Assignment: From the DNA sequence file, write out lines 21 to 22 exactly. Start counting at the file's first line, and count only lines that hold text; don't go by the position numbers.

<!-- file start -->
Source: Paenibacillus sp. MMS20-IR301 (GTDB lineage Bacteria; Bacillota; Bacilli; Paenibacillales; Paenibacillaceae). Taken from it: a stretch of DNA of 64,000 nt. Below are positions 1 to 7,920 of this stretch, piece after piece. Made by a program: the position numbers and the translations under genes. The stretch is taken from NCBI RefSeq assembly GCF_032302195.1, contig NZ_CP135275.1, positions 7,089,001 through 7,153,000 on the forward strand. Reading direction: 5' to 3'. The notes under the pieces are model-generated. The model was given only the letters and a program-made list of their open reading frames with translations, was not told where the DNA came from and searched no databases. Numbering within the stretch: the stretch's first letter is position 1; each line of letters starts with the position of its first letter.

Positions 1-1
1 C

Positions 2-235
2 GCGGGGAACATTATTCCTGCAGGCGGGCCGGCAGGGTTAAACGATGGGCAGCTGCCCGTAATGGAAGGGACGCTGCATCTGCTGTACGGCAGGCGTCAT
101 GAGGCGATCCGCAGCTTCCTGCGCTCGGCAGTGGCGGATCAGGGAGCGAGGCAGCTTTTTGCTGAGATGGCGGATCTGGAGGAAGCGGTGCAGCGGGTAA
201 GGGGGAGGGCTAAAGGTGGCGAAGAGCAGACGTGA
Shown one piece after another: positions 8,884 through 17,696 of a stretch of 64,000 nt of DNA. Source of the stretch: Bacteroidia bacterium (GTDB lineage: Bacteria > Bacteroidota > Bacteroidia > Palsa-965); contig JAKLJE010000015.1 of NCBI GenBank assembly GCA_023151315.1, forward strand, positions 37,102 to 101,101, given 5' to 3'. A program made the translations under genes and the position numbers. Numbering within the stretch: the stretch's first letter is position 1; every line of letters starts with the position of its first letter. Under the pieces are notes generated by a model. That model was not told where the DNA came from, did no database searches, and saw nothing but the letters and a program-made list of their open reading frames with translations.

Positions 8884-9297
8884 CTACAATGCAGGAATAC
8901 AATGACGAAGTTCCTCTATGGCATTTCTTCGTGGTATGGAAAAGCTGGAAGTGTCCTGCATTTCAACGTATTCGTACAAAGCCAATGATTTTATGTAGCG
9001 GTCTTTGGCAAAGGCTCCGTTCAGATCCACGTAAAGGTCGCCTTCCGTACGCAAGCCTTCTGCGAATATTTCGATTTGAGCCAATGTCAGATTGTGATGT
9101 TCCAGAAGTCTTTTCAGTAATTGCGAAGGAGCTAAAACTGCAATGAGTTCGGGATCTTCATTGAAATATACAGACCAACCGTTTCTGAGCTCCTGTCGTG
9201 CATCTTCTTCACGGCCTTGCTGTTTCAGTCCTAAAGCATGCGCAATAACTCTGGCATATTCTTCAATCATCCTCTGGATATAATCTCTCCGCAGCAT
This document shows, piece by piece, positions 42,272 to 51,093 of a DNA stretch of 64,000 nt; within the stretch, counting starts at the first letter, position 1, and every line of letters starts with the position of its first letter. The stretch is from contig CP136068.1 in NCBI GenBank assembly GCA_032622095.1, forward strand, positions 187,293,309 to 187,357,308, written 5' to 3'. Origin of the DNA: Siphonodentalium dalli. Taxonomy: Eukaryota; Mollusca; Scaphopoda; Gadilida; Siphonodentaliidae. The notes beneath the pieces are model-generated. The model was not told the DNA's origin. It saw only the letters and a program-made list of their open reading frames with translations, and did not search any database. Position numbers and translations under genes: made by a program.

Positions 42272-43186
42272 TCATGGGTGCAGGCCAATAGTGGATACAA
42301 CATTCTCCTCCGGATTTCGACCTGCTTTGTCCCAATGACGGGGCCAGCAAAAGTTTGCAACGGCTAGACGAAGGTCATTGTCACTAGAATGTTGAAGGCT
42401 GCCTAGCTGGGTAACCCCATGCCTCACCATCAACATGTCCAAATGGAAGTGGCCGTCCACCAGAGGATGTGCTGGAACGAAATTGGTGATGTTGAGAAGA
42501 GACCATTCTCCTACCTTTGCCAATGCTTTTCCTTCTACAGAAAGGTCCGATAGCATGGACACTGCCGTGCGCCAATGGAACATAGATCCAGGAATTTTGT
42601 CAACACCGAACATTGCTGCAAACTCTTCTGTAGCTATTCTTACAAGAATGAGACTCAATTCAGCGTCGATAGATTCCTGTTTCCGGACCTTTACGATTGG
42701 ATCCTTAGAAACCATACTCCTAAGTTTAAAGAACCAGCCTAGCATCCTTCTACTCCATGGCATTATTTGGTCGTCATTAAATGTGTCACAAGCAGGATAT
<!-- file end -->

42601 CAACACCGAACATTGCTGCAAACTCTTCTGTAGCTATTCTTACAAGAATGAGACTCAATTCAGCGTCGATAGATTCCTGTTTCCGGACCTTTACGATTGG
42701 ATCCTTAGAAACCATACTCCTAAGTTTAAAGAACCAGCCTAGCATCCTTCTACTCCATGGCATTATTTGGTCGTCATTAAATGTGTCACAAGCAGGATAT